Q: Someone once offered you seven figures to franchise the restaurant. That would be hard for most people to turn down.
A: Any decision I’ve made that was purely for the money, I’ve always regretted.
ESM: Spoken from experience it sounds like, which I find interesting as I start to use affiliate links and market items that I use and believe in, like Republic Wireless and Amazon.
Q: What’s the best piece of advice you’ve received?
A: My grandfather said if you make $100 and you spend $101, you’re in trouble. You know, I remember reading this interview once with the president of Sony from 30 years ago. They were asking about the Walkman and how much market research was done. He said, “We didn’t do market research. We created this product, made it at the right price and told people they need it.” People would say, “You sell sausages?” “Yeah, but we sell good sausages.”
ESM: It sounds so simple but it’s a topic money experts and your grandfather talk about as one of their commandments, don’t spend more than you earn. He talks a little about his business strategy, which really says if you are going to sell anything make sure it’s a good product that people will need and like, once again sounds simple right?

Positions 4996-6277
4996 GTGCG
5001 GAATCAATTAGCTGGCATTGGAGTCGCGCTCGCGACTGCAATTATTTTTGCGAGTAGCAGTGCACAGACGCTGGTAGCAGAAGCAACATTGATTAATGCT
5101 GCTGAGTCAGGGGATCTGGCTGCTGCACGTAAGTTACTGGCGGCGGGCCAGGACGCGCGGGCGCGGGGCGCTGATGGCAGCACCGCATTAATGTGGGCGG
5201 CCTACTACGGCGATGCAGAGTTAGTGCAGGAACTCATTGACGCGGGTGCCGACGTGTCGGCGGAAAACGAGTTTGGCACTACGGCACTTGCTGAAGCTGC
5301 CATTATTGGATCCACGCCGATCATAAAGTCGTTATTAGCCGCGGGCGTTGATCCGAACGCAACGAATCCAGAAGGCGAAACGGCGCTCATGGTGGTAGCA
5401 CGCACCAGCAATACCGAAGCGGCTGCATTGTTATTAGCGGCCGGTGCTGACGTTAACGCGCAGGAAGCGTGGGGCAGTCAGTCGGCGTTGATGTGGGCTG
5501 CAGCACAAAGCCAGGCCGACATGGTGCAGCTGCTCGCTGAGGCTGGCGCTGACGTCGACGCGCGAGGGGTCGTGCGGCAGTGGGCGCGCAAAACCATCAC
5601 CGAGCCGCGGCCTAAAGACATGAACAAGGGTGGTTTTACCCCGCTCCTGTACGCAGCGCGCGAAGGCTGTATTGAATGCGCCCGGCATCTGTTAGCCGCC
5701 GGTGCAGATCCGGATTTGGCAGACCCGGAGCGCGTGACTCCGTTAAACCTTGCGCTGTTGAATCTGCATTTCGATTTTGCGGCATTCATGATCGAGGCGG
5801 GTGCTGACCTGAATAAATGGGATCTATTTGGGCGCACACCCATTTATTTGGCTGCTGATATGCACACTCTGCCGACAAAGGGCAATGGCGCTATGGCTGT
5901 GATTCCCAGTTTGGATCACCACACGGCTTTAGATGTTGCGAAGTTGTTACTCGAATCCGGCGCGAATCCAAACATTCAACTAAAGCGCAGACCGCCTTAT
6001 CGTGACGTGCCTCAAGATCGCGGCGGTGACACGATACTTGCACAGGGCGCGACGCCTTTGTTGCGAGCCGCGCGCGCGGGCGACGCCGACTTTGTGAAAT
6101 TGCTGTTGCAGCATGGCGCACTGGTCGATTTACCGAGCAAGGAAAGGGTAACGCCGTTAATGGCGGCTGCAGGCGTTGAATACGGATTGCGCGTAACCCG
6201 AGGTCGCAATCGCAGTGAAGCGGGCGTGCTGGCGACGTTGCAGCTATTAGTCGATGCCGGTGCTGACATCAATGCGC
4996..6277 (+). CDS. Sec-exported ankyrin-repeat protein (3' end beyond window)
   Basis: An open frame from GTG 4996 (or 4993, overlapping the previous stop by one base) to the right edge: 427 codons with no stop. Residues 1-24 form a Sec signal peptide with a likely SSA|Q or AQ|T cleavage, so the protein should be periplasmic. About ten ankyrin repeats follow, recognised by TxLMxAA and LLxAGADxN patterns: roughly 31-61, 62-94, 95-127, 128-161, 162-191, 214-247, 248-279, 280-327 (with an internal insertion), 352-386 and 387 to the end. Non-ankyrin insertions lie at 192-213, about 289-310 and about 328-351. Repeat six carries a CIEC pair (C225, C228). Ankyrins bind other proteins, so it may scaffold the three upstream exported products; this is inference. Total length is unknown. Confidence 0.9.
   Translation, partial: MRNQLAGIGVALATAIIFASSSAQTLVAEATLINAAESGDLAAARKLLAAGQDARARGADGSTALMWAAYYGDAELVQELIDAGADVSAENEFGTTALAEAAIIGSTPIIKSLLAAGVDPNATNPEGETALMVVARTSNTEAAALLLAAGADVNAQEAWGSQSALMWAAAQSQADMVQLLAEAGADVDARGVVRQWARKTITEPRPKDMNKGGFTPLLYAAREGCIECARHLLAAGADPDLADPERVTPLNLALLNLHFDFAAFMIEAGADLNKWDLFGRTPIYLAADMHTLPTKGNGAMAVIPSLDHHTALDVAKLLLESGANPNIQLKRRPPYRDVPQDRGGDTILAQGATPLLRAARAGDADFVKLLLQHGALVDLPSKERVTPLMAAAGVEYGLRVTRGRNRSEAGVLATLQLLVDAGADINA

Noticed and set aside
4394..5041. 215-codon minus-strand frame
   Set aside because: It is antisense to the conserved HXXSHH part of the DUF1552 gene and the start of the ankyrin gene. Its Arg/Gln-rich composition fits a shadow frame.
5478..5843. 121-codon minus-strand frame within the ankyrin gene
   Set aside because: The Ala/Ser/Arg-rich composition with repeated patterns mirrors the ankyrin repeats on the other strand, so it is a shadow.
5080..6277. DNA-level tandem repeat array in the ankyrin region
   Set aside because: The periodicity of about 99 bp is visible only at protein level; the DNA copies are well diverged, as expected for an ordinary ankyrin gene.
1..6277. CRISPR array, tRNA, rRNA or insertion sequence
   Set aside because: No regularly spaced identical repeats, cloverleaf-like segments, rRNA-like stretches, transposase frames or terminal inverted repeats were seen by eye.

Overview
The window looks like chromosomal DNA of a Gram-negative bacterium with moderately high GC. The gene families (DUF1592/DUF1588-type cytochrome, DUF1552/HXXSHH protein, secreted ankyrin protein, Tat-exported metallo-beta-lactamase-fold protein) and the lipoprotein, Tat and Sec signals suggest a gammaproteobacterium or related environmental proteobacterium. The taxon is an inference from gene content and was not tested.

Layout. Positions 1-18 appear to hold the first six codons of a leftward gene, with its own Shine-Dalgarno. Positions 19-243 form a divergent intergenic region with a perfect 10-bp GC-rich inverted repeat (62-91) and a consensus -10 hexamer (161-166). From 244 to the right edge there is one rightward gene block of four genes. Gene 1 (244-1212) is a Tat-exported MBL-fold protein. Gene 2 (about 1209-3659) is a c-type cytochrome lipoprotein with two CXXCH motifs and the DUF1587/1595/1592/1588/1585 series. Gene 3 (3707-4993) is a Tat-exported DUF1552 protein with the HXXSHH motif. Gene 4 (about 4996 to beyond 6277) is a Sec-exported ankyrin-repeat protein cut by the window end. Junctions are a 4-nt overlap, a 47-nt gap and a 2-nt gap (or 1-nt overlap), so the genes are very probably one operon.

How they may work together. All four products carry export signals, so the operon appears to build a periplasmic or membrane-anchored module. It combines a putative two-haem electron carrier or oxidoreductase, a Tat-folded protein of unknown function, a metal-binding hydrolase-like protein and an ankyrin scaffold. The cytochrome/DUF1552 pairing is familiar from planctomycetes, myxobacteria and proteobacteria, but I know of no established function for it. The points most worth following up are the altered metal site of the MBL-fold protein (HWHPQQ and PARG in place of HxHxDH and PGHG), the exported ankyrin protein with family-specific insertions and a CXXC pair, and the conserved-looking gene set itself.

Q: What would you have told your 22-year-old self?
A: I don’t know. And this is where studying philosophy in college helped: I wouldn’t be here if it weren’t for all the decisions, good or bad, some that worked out and some didn’t, all of which that lead to this point. I’m very content now. There were no wrong decisions. There were decisions. I get the “what will you do next” question a lot, and honestly I don’t know. That’s exciting. I have the luxury of not having kids who have to go to college or need braces.
ESM: This really explains why I am passionate about money and personal finance. I have made good and bad decisions, which have lead me to where I am today and that’s on my way to financial independence. If things had gone differently maybe I would be selling financial products in Miami, trying to drive that expensive car and buy that big house, no matter what the cost.
Q: Visiting Hot Doug’s before it closes is on the bucket list of a lot of people.